Stithians Trail 2 - The Dam Trail

If arriving by car, ample car parking space can be found at Stithians Dam, just above the water treatment works, accessed from the main Stithians to Penhalvean road. From the car park you should walk down the lane in front of the bungalows towards the water treatment plant. About halfway down take the little lane on your left and follow all the way down the valley.

It pays to walk this track quietly, looking out for foxes, badgers and rabbits, listening for the sound of skylarks or buzzard, the chatter of disturbed snipe, and, on a lovely evening, watching the barn owl sweeping the valley or the kestrel hovering before it dives for its prey. In early summer the cuckoo is frequently heard through this valley, as well as the more obvious song birds. Watch and listen for the chatter and grate of the stonechat or the jinking flight of a woodcock. Sometimes deer can be observed.

Also seen through the gateways are a series of massive hedges. These are unusual for several reasons. They are made entirely of stone, some of which looks to have been dressed. A Cornish hedge is usually a layer of stone either side and an earthen infill. The solid stone is probably why there is little if any vegetation growing on these hedges. A further unusual feature is the straightness of the hedges: ruler straight. These structures are said to have been built by French prisoners during the Napoleonic Wars: whether this is true or not remains to be demonstrated although French soldiers were certainly imprisoned at Roskrow a few miles to the south.

When the track becomes tarmac again you can follow the road to the end and then turn left towards the village of Stithians. If you are walking you can cut this corner by taking the footpath on the left just past the little bridge at Tretheague, thus avoiding a section on the road.

After you pass Tretheague House on your left if you are on foot you can take the footpath to the left which crosses the big field and again saves you walking on the road. At the end you can turn left and proceed down Crellow Hill into the centre of the village.

Heading up the hill into the village, toward Crellow Hill, you will be within a few hundred yards of the In the village you will find the Spar shop, public toilets and the Seven Stars public house which also serves food. but check opening times.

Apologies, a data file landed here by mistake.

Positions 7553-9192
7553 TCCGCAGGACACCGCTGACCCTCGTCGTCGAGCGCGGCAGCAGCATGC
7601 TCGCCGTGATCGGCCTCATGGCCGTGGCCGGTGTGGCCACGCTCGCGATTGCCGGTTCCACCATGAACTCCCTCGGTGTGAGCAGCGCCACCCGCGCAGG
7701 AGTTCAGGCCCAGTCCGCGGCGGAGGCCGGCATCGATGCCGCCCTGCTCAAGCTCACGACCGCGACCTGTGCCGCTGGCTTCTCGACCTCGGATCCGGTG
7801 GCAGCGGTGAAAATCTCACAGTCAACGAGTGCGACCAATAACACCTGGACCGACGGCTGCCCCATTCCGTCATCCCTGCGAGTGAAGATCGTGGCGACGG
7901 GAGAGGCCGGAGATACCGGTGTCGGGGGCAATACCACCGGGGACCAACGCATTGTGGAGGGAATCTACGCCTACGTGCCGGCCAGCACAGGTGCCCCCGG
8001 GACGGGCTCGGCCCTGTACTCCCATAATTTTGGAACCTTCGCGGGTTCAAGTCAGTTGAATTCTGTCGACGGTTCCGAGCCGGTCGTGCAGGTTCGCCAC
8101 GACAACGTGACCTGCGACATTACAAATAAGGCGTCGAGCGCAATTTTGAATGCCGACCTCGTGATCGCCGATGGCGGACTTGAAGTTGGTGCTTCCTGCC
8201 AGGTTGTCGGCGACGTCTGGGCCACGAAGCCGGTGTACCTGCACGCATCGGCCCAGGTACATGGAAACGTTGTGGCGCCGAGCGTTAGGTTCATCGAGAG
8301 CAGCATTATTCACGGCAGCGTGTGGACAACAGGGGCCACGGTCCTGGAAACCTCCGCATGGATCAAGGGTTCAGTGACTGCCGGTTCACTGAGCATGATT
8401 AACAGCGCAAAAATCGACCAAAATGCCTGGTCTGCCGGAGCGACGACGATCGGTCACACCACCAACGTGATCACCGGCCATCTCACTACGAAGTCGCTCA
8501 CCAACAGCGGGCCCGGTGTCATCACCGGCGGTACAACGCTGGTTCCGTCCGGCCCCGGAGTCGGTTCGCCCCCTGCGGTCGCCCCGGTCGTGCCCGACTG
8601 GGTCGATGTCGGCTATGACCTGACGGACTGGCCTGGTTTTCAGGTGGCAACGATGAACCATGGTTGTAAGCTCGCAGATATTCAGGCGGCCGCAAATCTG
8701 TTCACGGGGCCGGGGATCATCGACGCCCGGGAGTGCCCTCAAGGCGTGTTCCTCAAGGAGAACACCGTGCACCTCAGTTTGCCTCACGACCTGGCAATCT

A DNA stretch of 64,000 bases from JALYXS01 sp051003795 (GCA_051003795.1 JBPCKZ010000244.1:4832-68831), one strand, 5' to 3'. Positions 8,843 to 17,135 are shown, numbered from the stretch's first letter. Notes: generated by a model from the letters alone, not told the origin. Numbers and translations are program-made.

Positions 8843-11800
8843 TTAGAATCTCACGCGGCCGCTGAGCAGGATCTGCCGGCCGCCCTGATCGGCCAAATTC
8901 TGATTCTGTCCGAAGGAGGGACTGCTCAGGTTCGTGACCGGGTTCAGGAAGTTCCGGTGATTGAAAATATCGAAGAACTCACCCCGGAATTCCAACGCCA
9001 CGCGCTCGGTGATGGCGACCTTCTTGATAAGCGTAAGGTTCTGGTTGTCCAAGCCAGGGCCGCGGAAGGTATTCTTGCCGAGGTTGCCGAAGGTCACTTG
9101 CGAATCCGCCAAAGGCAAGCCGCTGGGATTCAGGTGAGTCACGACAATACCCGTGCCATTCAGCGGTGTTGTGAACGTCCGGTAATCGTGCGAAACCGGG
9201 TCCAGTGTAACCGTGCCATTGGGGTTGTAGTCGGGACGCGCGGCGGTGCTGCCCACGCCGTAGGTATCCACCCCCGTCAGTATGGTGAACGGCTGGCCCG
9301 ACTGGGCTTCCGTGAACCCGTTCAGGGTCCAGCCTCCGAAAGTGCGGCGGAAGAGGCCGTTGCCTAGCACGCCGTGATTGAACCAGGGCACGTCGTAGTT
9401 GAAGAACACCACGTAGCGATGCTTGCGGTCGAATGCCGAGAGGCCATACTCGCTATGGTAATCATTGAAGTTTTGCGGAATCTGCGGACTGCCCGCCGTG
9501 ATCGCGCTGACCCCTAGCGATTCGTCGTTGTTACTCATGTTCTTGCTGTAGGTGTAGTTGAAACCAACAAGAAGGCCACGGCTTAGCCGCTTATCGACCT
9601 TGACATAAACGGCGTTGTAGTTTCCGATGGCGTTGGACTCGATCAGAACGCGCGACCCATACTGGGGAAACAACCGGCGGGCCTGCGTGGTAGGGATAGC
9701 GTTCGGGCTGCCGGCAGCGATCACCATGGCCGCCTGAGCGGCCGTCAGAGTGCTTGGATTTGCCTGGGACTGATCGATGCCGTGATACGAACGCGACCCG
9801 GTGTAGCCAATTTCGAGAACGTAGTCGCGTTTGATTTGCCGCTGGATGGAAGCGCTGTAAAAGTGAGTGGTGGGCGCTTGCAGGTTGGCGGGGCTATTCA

The church is also well worth a visit before you head out back towards the dam.

Address: Stithians reservoir car park

Lat: N 50° 11′ 3.10″
Long: W 5° 11′ 44.91″

OS Grid Ref: SW 71971 36465

Distance: 2.8 miles

Terrain: Easy

Stithians pictures: Phillip Blease

Facilities available for this trail

Parking – Parking at the start at the dam.

Picnic areas – anywhere appropriate along the route

Eating and shopping – there is a Spar shop in the centre of the village

Public houses  – The Seven Stars can be found next to the playing field in the centre of the village.

WCs – in centre of village beside the Wellness Centre.

Accessibility

Family and children friendly – the route is very easy

Cycle Trail – good trail very easy to navigate. For this trail cyclists will need to leave the trail at South Road using the road itself back into the village, to rejoin our trail at the Seven Stars. This is because between these two points the trail is a footpath only.

Horse Riding Trail – trail is suitable. For this trail horse riders will need to leave the trail at South Road using the road itself back into the village, to rejoin our trail at the Seven Stars. This is because between these two points the trail is a footpath only.

Walking Trail – a very easy route

Disability access – not suitable for wheelchairs but ok for the stronger tougher scooters.

2017-02-04

Stithians Trail 2

  • Author: trailZZzone
  • Created: 4th February 2017
  • Updated: 28th June 2017
Route type: Bridleway/Cycling/Walking Trail
Difficulty grade: Moderate
Disabled Friendly: Large Scooters

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  • Distance 3 miles
  • Time 1 h 10 min
  • Speed 2 mph
  • Min altitude 404 ft
  • Peak 561 ft
  • Climb 269 ft
  • Descent 266 ft
  • Distance Instructions
Label

Points of Interest

STITHIANS DAM

The dam was opened on 13 October 1967. The dam is 41.5 m high and 244m wide. It was built at a total cost of £1,125,000.

Location: SW 71969 36470

 

 

MASSIVE HEDGES

These are unusual for several reasons. They are made entirely of stone, some of which looks to have been dressed. A Cornish hedge is usually a layer of stone either side and an earthen infill. The solid stone is probably why there is little if any vegetation growing on these hedges. A further unusual feature is the straightness of the hedges: ruler straight. These structures are said to have been built by French prisoners during the Napoleonic Wars: whether this is true or not remains to be demonstrated although French soldiers were certainly imprisoned at Roskrow a few miles to the south.

Location: SW 72443 35865

ST. STITHIANS CHURCH

The parish church is dedicated to St Stythian. There has been a church on the site since the 6th century, but the oldest part of the current church is 14th century; and the imposing tower was added in the 15th century. The former ecclesiastical parish of Carnmenellis is now merged with Stithians parish.

Location: SW 73119 37134

 

CELTIC CROSS

There are four Cornish crosses in the parish; they are in the vicarage garden, and at Repper’s Mill and Trevalis. The cross at Repper’s Mill has a crude crucifixus figure on the front and a Latin cross on the back. There are two crosses at Trevalis: both have a crude crucifixus figure on the front and a Latin cross on the back. One of the crosses formerly stood at Hendra Hill near the churchtown but was moved to Trevalis about 1860. Another cross stands in the grounds of Tretheague House.

Location: SW 73119 37134